Biodiversity is not evenly distributed among related groups, raising questions about the factors contributing to such disparities. The sunflower family (Asteraceae, >26,000 species) is among the largest and most diverse plant families, but its species diversity is concentrated in a few subfamilies, providing an opportunity to study the factors affecting biodiversity. Phylotranscriptomic analyses here of 244 transcriptomes and genomes produced a phylogeny with strong support for the monophyly of Asteraceae and the monophyly of most subfamilies and tribes. This phylogeny provides a reference for detecting changes in diversification rates and possible factors affecting Asteraceae diversity, which include global climate shifts, whole-genome duplications (WGDs), and morphological evolution. The origin of Asteraceae was estimated at ~83 Mya, with most subfamilies having diverged before the Cretaceous–Paleocene boundary. Phylotranscriptomic analyses supported the existence of 41 WGDs in Asteraceae. Changes to herbaceousness and capitulescence with multiple flower-like capitula, often with distinct florets and scaly pappus/receptacular bracts, are associated with multiple upshifts in diversification rate. WGDs might have contributed to the survival of early Asteraceae by providing new genetic materials to support morphological transitions. The resulting competitive advantage for adapting to different niches would have increased biodiversity in Asteraceae.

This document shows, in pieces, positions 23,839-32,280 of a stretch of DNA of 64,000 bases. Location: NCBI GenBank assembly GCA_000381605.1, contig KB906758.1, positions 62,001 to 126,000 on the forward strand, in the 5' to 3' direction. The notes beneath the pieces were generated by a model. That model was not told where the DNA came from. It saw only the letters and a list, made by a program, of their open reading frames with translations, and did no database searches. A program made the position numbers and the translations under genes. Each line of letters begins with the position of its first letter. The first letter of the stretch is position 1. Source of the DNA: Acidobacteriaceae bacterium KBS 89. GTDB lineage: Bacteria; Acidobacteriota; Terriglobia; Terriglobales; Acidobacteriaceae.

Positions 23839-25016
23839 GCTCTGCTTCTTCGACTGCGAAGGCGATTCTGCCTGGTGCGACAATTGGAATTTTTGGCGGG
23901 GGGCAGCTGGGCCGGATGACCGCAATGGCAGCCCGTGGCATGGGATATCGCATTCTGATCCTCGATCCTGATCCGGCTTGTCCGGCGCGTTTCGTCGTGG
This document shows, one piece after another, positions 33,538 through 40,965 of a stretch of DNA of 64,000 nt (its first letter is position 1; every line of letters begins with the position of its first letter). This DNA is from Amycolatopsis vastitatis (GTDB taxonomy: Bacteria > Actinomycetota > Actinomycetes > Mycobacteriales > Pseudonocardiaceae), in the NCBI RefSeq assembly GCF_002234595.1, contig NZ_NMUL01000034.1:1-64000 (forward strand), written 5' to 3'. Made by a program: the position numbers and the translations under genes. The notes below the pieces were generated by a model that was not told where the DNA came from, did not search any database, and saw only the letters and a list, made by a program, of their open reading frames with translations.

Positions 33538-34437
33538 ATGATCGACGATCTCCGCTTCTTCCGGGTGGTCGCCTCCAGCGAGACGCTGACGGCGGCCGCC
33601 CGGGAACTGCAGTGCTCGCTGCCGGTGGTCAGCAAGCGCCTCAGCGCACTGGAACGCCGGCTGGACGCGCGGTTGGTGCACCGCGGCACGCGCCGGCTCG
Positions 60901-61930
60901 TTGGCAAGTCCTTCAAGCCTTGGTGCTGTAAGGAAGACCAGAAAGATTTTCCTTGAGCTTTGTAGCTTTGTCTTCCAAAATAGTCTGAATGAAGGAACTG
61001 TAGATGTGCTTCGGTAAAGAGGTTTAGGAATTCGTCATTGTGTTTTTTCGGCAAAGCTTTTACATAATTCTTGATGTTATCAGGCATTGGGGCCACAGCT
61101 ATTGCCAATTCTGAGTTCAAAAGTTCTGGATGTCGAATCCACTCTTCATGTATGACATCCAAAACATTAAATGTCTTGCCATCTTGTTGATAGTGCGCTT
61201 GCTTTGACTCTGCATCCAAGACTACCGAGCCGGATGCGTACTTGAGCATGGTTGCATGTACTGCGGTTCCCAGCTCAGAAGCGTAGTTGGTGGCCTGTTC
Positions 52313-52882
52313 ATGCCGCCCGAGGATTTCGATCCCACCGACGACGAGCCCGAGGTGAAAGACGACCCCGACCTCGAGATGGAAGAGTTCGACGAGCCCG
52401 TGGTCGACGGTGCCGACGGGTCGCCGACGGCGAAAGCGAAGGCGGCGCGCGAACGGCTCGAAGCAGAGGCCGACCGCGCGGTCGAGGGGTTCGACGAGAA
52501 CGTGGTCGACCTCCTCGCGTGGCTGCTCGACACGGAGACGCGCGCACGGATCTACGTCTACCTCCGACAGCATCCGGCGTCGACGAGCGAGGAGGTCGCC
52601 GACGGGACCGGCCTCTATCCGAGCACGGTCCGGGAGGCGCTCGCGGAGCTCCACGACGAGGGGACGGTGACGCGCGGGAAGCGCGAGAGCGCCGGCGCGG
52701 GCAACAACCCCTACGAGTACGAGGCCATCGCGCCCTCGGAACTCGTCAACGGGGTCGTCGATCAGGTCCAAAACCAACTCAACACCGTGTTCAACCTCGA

All Science Journal Classification (ASJC) codes
- Biochemistry, Genetics and Molecular Biology(all)
- Plant Science